Pero ¿pueden los mitos «filtrados» por el estado producir cohesión social? Afirma García Gual siguiendo a Nietzsche que la crisis de la tragedia es una crisis de lo colectivo que pone fin a una forma de entender el mundo, que queda en entredicho con el auge de la crítica racionalista provocando la pérdida de fe en los mitos y con ella en la conciencia colectiva. Comienza desde este punto la crítica a un nuevo consenso social que, asentado en el individualismo y la ilustración sofista, no consigue satisfacer las ansias ciudadanas. La crisis de de valores viene a coincidir con el declive de la polis como «comunidad libre y autosuficiente».

    Reconquistar los relatos

    ramat yohanan kibutz fiesta cosechaAsí que no, no son suficientes los mitos, los relatos creados desde el Estado en la lógica de la «sociedad cerrada» de Platón y sus consecuencias y que en nuestros tiempos se materializa en el estado nacionalista en descomposición.

    Es hora de recuperar terreno frente al Estado, dar paso a la diversidad en los relatos frente a la homogeinización propia de un estamento organizador. Y hay que hacerlo desde las celebraciones al relato de nuestro papel en la economía. No es casual que veamos cómo resurgen las universidades populares, o cómo se manifiesta una y otra vez la necesidad de pertenecer a algo, de identificarse con otros en valores compartidos, de volver a unos orígenes más o menos imaginados o incluso a la crear una «conexión con la tierra». Para conquistar nuestra propia existencia necesitamos mitos, esas «historias de la tribu que viven en el país de la memoria comunitaria».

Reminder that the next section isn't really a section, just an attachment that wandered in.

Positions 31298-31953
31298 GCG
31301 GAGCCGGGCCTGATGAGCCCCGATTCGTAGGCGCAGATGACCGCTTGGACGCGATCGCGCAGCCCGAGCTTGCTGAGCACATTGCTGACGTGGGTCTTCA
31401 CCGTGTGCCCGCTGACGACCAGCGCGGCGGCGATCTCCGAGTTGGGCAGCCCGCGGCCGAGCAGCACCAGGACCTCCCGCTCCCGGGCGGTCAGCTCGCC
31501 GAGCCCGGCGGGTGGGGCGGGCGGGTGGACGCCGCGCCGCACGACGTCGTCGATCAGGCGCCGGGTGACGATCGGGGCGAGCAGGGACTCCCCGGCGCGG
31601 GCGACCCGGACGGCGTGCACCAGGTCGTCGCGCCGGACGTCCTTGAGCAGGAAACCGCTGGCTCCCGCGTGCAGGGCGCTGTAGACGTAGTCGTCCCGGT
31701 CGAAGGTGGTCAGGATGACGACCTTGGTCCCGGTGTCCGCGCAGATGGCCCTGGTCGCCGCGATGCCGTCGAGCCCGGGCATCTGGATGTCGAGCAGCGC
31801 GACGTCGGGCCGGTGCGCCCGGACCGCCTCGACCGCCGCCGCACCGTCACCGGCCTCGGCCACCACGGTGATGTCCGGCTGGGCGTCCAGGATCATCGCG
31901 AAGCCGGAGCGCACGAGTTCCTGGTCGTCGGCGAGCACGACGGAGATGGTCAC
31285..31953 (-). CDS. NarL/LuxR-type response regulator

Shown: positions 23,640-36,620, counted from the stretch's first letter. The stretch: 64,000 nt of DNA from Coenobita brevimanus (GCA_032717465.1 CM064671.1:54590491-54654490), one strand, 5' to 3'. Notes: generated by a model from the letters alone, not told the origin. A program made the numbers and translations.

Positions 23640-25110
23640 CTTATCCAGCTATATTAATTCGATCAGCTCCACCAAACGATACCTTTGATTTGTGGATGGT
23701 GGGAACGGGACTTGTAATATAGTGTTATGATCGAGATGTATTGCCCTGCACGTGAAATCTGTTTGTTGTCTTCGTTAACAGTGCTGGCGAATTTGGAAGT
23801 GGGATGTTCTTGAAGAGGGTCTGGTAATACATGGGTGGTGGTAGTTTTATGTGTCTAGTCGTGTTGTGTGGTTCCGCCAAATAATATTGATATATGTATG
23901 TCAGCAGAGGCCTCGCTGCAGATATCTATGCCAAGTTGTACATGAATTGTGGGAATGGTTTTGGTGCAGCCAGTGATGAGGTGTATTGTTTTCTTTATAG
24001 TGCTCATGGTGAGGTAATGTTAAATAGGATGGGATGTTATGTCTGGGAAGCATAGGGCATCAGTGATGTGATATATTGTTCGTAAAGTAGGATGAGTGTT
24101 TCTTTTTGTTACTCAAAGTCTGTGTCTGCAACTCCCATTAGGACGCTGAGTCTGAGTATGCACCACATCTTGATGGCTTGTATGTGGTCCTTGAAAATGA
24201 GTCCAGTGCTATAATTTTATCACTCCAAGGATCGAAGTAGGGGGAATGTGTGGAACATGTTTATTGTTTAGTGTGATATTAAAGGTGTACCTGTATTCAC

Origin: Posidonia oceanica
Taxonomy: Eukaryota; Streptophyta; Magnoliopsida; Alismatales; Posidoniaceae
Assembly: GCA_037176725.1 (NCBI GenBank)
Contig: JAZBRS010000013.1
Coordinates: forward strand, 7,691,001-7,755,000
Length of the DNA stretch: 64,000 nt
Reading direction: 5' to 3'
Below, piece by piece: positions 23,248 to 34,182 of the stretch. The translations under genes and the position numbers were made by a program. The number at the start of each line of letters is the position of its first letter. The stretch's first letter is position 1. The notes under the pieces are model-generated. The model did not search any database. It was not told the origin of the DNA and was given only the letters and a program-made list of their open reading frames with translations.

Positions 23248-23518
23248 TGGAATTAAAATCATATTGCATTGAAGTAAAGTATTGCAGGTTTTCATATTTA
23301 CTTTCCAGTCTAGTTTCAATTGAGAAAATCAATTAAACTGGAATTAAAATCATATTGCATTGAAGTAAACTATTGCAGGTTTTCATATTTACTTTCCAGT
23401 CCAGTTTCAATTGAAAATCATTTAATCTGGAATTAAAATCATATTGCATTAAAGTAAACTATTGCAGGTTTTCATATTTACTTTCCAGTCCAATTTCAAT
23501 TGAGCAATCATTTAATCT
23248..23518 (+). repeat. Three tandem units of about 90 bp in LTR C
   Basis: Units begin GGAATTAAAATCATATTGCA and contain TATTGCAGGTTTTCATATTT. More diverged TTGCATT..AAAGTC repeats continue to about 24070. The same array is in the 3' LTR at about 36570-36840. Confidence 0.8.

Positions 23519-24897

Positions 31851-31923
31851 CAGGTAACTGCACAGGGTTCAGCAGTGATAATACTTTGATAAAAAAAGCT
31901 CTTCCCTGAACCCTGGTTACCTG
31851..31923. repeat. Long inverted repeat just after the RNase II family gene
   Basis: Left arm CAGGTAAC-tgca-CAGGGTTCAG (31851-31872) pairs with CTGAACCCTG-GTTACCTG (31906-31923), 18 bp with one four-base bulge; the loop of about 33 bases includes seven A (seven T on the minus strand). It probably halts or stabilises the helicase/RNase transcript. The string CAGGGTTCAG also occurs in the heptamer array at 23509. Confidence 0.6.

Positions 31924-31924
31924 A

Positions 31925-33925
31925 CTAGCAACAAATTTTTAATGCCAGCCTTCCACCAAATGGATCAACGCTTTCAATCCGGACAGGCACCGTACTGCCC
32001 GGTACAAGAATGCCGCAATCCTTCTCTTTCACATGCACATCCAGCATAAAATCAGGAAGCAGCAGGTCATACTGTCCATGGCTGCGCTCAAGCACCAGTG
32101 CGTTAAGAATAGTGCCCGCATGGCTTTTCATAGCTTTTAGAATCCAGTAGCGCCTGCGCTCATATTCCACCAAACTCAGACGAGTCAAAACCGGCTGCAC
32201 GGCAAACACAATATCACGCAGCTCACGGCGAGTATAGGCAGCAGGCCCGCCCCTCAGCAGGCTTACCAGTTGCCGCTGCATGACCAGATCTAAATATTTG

• How much should a scholarly article cost the taxpayer?
    science politics

    tl;dr: It is a waste to spend more than the equivalent of US$100 in tax funds on a scholarly article.

    Collectively, the world’s public purse currently spends the equivalent of US$~10b every year on scholarly journal publishing. Dividing that by the roughly two million articles published annually, you arrive at an average cost per scholarly journal article of about US$5,000.

    Inasmuch as these legacy articles are behind paywalls, the average tax payer does not get to see what they pay for. Even worse for academics: besides not being able to access all the relevant literature either, cash-strapped public institutions are sorely missing the subscription funds, which could have modernized their digital infrastructure. Consequently, researchers at most public institutions are stuck with technology that is essentially from the 1990s, specifically with regard to infrastructure taking care of their three main forms of output: text, data and code.